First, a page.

Sir Alan, who has been the MP for Tynemouth in the north east of England since 1997, has not broken the Labour Party whip.

He is one of the current longest serving members of his party’s frontbench, having first been appointed to it in May 2005.

At the 2010 General Election, Sir Alan was one of the very few Labour MPs re-elected by an increased majority.

He was a teacher before becoming an MP.

Labour MP for Newcastle East for the past 37 years, Nick Brown has been demoted from his role as chief whip in the shadow cabinet.

Since becoming an MP in 1983 he served intermittently as the party’s chief whip alongside other cabinet roles under governments led by Tony Blair and Gordon Brown, and oppositions under Jeremy Corbyn and Sir Keir.

Brown is known to have a love for classical music and is a patron of Leeds Youth Opera, the only youth opera in the country run by volunteers.

Before entering politics, he worked as a legal adviser to trade union GMB in Newcastle upon Tyne.

Here's the full list of the new positions:

  • Rachel Reeves has replaced Anneliese Dodds as shadow chancellor.
  • Anneliese Dodds has replaced Angela Rayner as the party chair.
  • Alan Campbell has replaced Nick Brown as shadow chief whip.
  • Lucy Powell has replaced Thangam Debbonaire as shadow housing secretary.
  • Thangam Debbonaire has replaced Valerie Vaz as shadow leader of the House of Commons.
  • Wes Streeting’s role as shadow minister for schools has been changed to child poverty secretary.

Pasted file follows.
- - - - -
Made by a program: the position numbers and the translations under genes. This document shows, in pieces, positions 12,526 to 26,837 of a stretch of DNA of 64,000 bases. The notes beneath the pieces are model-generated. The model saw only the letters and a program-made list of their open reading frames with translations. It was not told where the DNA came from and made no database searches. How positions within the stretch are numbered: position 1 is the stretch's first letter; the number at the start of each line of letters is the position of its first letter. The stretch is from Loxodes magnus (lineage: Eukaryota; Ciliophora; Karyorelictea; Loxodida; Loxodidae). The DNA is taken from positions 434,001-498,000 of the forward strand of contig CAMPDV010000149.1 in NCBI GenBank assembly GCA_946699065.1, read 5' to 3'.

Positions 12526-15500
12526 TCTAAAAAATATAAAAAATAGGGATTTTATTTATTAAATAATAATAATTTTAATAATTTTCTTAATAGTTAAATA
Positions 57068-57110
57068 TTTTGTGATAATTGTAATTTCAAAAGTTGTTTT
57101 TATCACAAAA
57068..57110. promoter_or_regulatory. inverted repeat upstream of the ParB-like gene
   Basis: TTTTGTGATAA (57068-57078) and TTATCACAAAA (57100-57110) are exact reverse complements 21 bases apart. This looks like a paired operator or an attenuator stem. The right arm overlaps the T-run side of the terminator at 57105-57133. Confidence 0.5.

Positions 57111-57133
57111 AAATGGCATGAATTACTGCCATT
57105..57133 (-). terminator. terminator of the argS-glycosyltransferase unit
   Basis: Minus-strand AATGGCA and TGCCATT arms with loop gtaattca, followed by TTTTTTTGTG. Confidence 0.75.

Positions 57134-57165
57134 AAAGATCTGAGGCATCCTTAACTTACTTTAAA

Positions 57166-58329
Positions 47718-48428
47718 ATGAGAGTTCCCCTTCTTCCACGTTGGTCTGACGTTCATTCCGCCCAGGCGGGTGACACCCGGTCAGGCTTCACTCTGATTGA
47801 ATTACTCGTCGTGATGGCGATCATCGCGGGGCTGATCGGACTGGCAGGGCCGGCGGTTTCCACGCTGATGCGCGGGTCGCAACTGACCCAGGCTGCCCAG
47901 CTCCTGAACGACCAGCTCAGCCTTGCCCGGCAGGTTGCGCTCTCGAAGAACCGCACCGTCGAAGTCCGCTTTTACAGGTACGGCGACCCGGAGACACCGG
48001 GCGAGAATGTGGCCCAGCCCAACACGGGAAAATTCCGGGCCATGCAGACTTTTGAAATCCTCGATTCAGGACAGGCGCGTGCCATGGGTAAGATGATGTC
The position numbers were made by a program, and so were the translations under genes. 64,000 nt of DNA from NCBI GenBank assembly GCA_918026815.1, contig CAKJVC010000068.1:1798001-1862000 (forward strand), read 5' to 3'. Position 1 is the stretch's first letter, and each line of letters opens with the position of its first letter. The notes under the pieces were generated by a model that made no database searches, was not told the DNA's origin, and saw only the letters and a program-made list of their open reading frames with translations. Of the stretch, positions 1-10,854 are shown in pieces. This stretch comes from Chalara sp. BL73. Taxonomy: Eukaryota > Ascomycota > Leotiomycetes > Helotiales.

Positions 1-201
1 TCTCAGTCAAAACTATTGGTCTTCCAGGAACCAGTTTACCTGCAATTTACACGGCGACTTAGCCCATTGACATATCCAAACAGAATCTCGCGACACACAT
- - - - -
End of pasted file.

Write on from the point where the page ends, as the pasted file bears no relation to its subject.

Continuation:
• Angela Rayner, who is deputy leader of the Labour party, has become shadow first secretary, shadow chancellor of the Duchy of Lancaster (taking the role from Rachel Reeves) and shadow secretary for the future of work.

The following shadow ministers have kept their posts:

  • Lisa Nandy – shadow foreign secretary
  • Nick Thomas-Symonds – shadow home secretary
  • David Lammy – shadow justice secretary
  • John Healey – shadow defence secretary
  • Jonathan Ashworth – shadow health and social care secretary
  • Ed Miliband – shadow business, energy and industrial strategy secretary
  • Emily Thornberry – shadow international trade secretary
  • Jonathan Reynolds – shadow work and pensions secretary
  • Kate Green – shadow education secretary
  • Jo Stevens – shadow digital, culture, media and sport secretary
  • Bridget Phillipson – shadow chief secretary to the Treasury
  • Luke Pollard – shadow environment, food and rural affairs secretary
  • Steve Reed – shadow communities and local government secretary
  • Jim McMahon – shadow transport secretary
  • Preet Kaur Gill – shadow international development secretary
  • Louise Haigh – shadow Northern Ireland secretary
  • Ian Murray – shadow Scotland secretary
  • Nia Griffith – shadow Wales secretary
  • Marsha de Cordova – shadow women and equalities secretary
  • Lord Falconer – shadow attorney general
  • Baroness Angela Smith – shadow leader of the House of Lords
  • Lord McAvoy – Lords’ Opposition chief Whip
  • Rosena Allin-Khan – shadow minister for mental health
  • Cat Smith – shadow minister for young people and democracy
  • Andy McDonald – shadow employment rights and protections secretary